Last edited by flamencosketches; Feb-01-2020 at 22:35.

  4. #1189
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    Quote Originally Posted by Merl View Post
    (...) The only Mahler symphony I still cannot bear is the 8th. I've tried and tried and tried but it does absolutely nothing for me and sounds like a load of old random caterwauling with little discernable melody but that's just a personal thing . I know some love it and that's cool but I find many heavily choral symphonies a challenge and that one a bridge too far. But who knows... Maybe one day!
    I owned the Bernstein Mahler 8th (DG) cd for ages. Did nothing for me.
    I only took this disc out of it's jewel case in order to listen to the adagio from the 10th symphony; which was also included in this set.

    About five years ago, however, I watched the blu-ray of Gustavo Dudamel conduct Mahler 8th in Caracas and all of a sudden I became a believer.

    This was also the start of a big Mahler collection for me; previously I only owned the Bernstein DG set, Giulini's Das Lied (DG) and Rattle's Bournemouth 10th (EMI)

    61dO5WTPsRL.jpg


    Dudamel - Mahler 8th - 1st movement
    Last edited by Andrew Kenneth; Feb-02-2020 at 00:48.

  5. #1190
    Senior Member Allegro Con Brio's Avatar
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    Quote Originally Posted by starthrower View Post
    I love 7 & 8, but I agree with Merl that No. 3 is the one Mahler symphony that seems awfully long to endure even if like all the others it contains some fabulous music. I suppose the two I've been neglecting lately are 4 & 5. I tend to listen Bernstein's recordings when I do get around to them.

    A while back I admitted to Flamencosketches that I really couldn't get into Dad Lied and he assured me that Klemperer's recording would be the one to win me over. Well I have to say he was right. I received the EMI box a couple weeks ago and I gave it a listen. And that performance demonstrated what a beautiful work it is. Klemperer was a great conductor even if I don't like his Messiah. But he had a way of bringing out the details in the score so I'm hearing things I didn't hear with other performances.
    No. 3 is currently my least favorite of his. I'm no fan of the 8th, but there are many sublime passages in it. No. 3 just seems to lack any true momentum or narrative like his best symphonies. It's just too big for its britches, so to speak. I've only listened straight through it once, but I remember that it took 10 minutes for any real theme to be introduced in the first movement rather than a bunch of strange, random rumbles and chirrups. The final Adagio, however, is quite wonderful; though not worth the wait to get to it IMO. During my Mahler journey I'm going to try the Bernstein/NY recording of it which many say is definitive.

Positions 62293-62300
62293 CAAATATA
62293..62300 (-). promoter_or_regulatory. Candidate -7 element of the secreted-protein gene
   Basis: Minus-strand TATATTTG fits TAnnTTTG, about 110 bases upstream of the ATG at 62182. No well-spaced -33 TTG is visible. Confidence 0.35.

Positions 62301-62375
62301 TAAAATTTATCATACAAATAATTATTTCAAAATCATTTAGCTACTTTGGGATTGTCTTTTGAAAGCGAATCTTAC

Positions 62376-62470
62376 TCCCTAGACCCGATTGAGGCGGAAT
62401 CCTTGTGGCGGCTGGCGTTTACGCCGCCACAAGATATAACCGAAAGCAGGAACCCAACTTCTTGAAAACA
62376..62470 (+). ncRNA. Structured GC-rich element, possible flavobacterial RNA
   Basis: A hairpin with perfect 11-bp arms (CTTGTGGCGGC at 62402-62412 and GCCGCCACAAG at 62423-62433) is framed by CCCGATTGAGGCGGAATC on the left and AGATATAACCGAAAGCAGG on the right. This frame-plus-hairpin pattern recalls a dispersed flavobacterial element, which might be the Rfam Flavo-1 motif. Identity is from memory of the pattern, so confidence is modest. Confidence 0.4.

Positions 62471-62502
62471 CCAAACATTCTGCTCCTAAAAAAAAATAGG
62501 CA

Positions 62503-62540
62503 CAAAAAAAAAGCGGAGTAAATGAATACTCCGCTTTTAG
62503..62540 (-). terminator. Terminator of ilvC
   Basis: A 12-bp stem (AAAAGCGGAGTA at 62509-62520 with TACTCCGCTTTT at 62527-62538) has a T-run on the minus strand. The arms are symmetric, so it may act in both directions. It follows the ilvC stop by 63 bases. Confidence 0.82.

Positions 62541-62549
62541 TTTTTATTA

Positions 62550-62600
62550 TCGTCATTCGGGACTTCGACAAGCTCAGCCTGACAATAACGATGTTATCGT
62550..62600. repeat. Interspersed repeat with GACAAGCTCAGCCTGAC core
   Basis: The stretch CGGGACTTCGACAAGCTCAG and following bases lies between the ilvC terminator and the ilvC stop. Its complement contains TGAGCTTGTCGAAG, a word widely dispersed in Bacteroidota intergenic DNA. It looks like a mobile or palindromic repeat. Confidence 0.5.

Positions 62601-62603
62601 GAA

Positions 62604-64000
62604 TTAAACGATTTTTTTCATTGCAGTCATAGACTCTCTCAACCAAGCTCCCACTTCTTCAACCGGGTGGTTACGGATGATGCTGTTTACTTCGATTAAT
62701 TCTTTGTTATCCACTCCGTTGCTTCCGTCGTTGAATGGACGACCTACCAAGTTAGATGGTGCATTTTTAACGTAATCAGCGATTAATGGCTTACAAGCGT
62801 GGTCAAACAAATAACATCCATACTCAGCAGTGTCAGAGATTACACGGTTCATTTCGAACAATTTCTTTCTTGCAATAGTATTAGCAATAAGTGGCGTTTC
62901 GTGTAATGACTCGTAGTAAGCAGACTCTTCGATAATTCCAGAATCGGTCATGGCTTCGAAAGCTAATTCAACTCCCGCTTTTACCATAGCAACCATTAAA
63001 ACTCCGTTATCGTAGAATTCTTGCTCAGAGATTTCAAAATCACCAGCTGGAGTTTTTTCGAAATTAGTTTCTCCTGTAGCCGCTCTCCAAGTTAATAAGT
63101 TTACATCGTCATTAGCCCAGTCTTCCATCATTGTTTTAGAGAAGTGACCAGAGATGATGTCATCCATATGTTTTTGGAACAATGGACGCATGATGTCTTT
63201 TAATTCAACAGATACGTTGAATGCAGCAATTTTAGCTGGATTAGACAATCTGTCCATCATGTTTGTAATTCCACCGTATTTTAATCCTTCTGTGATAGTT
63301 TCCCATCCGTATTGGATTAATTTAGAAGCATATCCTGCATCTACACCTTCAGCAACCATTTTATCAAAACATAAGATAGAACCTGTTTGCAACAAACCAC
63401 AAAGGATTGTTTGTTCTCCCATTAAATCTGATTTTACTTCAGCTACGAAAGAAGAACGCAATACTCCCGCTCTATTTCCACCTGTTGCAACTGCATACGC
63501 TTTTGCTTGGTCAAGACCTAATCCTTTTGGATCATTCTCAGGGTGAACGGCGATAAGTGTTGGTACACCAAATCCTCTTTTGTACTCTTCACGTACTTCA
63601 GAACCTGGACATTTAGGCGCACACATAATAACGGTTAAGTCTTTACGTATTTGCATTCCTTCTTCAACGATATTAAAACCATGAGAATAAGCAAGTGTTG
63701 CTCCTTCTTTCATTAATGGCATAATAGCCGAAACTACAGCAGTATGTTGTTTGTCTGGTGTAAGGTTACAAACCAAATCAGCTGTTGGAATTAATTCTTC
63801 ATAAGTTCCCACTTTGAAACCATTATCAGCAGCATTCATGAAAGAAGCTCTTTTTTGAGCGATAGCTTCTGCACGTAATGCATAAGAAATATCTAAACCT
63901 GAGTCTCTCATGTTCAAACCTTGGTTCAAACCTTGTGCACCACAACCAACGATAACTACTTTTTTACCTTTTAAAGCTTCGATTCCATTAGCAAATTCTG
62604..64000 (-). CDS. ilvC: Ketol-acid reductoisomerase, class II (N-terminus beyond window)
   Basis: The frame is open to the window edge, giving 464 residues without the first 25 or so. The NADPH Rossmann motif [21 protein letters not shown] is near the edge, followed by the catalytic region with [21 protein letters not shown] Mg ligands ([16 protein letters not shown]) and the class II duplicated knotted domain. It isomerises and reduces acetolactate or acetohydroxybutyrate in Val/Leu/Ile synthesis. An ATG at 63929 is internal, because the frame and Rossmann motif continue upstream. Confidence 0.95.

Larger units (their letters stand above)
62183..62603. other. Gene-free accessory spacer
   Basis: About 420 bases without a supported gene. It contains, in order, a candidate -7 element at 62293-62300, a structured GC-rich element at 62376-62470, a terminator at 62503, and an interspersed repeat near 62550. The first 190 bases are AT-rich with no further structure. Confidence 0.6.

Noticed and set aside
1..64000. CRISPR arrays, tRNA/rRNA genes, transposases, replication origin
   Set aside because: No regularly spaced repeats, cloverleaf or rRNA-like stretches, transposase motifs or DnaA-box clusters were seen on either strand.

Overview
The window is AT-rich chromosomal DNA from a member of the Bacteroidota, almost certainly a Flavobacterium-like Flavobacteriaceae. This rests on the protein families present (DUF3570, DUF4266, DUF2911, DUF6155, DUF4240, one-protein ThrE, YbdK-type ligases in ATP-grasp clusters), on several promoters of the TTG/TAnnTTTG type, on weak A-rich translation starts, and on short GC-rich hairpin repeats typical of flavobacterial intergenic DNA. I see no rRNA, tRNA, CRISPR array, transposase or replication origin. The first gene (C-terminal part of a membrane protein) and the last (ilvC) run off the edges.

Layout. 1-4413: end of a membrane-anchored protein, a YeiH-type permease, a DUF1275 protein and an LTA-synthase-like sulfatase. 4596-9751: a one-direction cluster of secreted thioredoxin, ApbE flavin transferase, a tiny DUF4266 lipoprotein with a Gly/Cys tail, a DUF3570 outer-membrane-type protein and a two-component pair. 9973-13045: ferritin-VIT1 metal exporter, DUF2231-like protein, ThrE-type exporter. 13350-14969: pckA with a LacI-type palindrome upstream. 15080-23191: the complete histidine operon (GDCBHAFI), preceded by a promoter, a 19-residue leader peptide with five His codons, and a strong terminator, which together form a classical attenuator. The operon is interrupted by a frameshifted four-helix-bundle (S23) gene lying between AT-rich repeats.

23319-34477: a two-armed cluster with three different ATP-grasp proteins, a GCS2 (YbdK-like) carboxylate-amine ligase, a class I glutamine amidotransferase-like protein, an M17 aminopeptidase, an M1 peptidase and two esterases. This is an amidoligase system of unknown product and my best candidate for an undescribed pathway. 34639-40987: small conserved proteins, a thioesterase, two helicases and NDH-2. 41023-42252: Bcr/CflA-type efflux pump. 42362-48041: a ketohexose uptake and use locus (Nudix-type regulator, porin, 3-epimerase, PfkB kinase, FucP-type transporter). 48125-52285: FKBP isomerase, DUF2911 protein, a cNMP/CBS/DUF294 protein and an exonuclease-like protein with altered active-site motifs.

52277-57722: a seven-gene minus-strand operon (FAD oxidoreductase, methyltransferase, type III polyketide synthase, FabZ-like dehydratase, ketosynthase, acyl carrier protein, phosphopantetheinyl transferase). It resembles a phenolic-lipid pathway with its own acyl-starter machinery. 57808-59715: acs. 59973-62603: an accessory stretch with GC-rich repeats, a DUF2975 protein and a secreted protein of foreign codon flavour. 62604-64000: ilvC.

As for Das Lied, I have yet to fully understand it though I do somewhat enjoy it. The only one I've heard is Klemperer. I think I'll go with the famous Walter/Ferrier or Bernstein this time around.

  6. #1191
    Senior Member Becca's Avatar
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    Quote Originally Posted by Andrew Kenneth View Post
    About five years ago, however, I watched the blu-ray of Gustavo Dudamel conduct Mahler 8th in Caracas and all of a sudden I became a believer.

    This was also the start of a big Mahler collection for me; previously I only owned the Bernstein DG set, Giulini's Das Lied (DG) and Rattle's Bournemouth 10th (EMI)

    61dO5WTPsRL.jpg


    Dudamel - Mahler 8th - 1st movement
    I 'attended' that performance ... OK it was live streamed to movie theaters and I was in one of them - the closest that I have been to a live performance of the 8th. Very impressive.

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  8. #1192
    Senior Member hammeredklavier's Avatar
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    Gustav Mahler (July 7, 1860 — May 18, 1911)


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  10. #1193
    Senior Member flamencosketches's Avatar
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    Quote Originally Posted by hammeredklavier View Post
    Gustav Mahler (July 7, 1860 — May 18, 1911)

    Never would have pegged you for a fan, Hammered.

  11. #1194
    Senior Member Granate's Avatar
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    Quote Originally Posted by hammeredklavier View Post
    Gustav Mahler (July 7, 1860 — May 18, 1911)